Erwin Chemerinsky is dean of the University of California–Irvine School of Law and a respected litigator with decades of experience who has argued seminal cases at the U.S. Supreme Court. This month he has come out with The Case Against the Supreme Court. The upshot of the book? That the court itself—not the Roberts court but the Supreme Court as an institution—is a massive disappointment. As he bluntly puts it: “We should realize that this is an emperor that truly has no clothes. For too long, we have treated the court is if they are the high priests of the law, or at least as if they are the smartest and best lawyers in society.” The book painstakingly details the ways in which the Supreme Court has, in his view, almost always “failed, throughout American history, at its most important tasks, at its most important moments.” I asked Chemerinsky, who has taught generations of constitutional law students to respect and revere the high court, about what prompted him to write this book.
One of the things you say toward the end of the book is that you don’t want it to be “criticized as a liberal’s whining that the court’s decisions have not been liberal enough.” But in a sense, the thesis of the book is that the court’s decisions haven’t been liberal enough. How do you get out of the stark left/right ideological framing that we are locked into when we talk about the work of the court?
I thought about that a lot in writing the book. I intentionally begin the book with Buck v. Bell, a case that no one, liberal or conservative, would defend today. That was the 1927 ruling, authored by no less a justice than Oliver Wendell Holmes, upholding a Virginia involuntary sterilization law for a young girl Holmes described in his opinion as an “imbecile.” The first chapter is about the Supreme Court and race, especially focusing on its historic failures. No one today, liberal or conservative, would defend Dred Scott v. Sandford or Plessy v. Ferguson, the first broadly holding that slaves were property, not U.S. citizens, the second enshrining the doctrine of “separate but equal.” The second chapter is about the Supreme Court in times of crisis. I don’t believe anyone today would defend the Supreme Court’s decisions in Schenk v. U.S. or Debs v. U.S. or Korematsu v. U.S. or Dennis v. U.S. The third chapter starts with the child labor cases and the court striking down the first federal law to protect children from being exploited in the workplace. Again, no one would defend that decision today.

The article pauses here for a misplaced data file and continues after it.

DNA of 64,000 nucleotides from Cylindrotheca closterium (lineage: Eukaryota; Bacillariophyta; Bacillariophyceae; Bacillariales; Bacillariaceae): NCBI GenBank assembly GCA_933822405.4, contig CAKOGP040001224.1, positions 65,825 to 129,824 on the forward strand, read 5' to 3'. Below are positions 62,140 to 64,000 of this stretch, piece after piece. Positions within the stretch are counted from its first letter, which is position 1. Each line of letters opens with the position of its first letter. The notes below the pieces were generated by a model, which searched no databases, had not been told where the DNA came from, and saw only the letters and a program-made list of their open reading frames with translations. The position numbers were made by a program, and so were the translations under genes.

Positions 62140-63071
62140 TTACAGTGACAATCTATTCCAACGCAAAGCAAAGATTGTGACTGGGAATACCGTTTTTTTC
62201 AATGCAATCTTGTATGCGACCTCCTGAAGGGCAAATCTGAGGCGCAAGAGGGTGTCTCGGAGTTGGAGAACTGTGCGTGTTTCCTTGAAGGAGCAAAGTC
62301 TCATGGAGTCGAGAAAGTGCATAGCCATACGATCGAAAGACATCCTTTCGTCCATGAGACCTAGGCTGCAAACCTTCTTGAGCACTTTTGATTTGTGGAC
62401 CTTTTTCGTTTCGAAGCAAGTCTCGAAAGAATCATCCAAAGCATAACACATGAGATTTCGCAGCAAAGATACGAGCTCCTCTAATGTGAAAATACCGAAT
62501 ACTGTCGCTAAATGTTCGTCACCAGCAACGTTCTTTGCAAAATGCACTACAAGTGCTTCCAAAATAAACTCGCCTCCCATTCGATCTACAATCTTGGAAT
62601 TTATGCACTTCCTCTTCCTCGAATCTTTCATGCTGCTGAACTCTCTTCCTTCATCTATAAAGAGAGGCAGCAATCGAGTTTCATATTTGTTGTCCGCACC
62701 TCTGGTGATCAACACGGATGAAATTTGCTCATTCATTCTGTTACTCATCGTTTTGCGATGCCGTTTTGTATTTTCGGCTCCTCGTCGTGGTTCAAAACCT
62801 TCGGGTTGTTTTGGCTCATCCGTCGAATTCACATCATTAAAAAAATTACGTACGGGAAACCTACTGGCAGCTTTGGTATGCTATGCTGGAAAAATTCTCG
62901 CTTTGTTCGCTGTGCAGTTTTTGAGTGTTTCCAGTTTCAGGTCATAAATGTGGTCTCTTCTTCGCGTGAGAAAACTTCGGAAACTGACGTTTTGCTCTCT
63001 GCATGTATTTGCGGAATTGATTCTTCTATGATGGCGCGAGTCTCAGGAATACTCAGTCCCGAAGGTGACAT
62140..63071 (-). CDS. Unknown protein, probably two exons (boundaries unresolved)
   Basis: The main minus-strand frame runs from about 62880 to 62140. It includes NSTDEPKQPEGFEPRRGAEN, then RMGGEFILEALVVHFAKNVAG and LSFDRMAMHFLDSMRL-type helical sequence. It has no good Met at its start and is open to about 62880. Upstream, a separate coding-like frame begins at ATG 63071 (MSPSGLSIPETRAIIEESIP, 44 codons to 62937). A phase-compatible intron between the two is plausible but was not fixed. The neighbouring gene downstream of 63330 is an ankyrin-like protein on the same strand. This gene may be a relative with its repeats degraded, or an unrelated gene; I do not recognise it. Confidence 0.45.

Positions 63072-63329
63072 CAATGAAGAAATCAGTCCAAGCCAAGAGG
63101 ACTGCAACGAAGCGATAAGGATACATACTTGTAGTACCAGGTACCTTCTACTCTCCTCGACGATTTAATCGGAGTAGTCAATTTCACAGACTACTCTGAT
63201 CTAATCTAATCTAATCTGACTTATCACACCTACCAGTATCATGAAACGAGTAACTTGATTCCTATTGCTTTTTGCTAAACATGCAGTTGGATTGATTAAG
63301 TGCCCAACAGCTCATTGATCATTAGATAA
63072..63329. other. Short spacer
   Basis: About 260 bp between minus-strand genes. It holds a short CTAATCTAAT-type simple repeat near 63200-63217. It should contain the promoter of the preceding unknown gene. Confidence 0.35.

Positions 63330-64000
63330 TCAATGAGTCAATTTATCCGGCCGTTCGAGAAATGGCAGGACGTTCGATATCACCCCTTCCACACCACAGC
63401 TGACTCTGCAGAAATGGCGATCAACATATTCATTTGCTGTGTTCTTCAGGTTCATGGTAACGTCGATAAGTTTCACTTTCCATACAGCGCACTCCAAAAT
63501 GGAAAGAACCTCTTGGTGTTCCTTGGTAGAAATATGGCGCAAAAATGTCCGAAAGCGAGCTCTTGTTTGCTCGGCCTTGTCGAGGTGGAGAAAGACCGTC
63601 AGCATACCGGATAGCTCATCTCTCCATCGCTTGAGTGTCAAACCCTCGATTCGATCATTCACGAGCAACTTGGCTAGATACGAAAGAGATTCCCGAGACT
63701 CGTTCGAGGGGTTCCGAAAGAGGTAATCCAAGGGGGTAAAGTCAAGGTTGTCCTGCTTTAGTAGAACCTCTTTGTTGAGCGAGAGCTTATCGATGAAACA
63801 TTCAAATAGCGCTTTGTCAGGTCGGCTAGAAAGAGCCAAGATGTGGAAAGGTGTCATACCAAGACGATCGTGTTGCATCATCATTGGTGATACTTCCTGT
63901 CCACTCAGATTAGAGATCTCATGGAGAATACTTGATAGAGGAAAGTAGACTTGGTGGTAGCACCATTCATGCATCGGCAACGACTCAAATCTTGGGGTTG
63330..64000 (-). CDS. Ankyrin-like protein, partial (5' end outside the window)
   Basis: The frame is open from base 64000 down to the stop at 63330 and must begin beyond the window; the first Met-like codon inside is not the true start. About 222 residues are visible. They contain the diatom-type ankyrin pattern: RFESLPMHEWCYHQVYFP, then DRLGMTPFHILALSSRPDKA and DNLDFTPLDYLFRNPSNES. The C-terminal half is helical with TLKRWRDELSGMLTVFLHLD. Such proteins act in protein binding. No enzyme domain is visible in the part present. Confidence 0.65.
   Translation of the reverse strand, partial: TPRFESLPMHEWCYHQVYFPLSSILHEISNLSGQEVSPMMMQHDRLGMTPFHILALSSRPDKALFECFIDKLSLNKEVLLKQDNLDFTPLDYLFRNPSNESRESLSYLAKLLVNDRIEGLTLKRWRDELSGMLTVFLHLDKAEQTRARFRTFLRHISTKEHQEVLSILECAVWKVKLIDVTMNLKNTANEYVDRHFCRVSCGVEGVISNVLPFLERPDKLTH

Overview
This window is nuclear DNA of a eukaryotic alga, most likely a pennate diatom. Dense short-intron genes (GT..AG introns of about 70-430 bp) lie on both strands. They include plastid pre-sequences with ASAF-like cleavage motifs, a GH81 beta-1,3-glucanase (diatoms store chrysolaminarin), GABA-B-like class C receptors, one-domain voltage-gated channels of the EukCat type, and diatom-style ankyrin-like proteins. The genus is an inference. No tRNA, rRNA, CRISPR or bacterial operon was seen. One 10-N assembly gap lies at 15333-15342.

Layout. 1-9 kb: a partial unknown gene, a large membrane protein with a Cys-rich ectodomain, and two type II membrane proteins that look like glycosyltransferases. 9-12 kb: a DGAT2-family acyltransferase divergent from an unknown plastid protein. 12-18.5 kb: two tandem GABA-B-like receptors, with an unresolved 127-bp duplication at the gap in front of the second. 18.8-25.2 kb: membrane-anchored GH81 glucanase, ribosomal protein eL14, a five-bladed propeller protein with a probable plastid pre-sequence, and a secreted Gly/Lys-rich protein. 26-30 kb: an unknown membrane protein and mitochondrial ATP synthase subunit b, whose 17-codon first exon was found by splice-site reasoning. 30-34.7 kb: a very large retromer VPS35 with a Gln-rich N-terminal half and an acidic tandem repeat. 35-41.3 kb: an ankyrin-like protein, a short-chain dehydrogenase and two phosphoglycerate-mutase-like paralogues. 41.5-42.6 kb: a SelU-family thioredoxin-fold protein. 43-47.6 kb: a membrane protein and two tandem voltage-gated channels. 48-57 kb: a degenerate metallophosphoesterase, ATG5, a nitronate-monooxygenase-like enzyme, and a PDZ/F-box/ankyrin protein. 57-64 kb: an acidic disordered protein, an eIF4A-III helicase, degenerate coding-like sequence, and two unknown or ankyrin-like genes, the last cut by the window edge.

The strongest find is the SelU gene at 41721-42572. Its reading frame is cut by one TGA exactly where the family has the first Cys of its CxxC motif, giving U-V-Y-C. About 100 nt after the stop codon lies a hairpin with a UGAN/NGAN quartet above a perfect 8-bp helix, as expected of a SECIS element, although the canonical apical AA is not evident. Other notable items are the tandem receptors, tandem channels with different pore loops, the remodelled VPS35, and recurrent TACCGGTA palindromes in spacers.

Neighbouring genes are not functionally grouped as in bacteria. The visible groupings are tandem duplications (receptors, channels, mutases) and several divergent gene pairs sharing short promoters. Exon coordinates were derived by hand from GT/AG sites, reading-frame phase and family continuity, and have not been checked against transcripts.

Thus, before ever getting to the contemporary cases, I think that there is a strong case against the Supreme Court that liberals and conservatives would agree to. I understand that the discussion of the Roberts court cases will be perceived as more of a liberal critique. But I hope I have put the criticism in a larger context that cannot be dismissed as ideological.
Your argument for the failure of the court rests largely in the criticism that the most central role of the Supreme Court is to “enforce the Constitution against the will of the majority.” I imagine that a lot of your critics would disagree with that assessment. I imagine others would contend the Roberts court does protect minorities, say, when it protects the rights of billionaires to contribute to campaigns, or of religious Christians who don’t want to fund contraception. What makes you so certain that acting as a counter-majoritarian check is the defining role of the court?
I think that there are two important questions here. First, why believe that a pre-eminent role of the court is to protect minorities? To me, it goes to the question of: Why have a Constitution? Why should a democracy be governed by a document that is difficult to change? It is not to protect the majority; they generally can protect themselves through the democratic process. It is minorities who cannot protect themselves through majoritarian democracy. I believe that the Constitution exists especially (though not exclusively) to protect the rights of minorities of all types.
Second, who is a minority? That is a difficult question. The key, based on my definition above, is those who are unlikely to be able to protect themselves in the majoritarian process. Examples include racial minorities, criminal defendants, the homeless, prisoners. Billionaires obviously are very able to protect themselves in the political process.
Talk about your views on the Warren court, which, as you note, can hardly be faulted for being too conservative.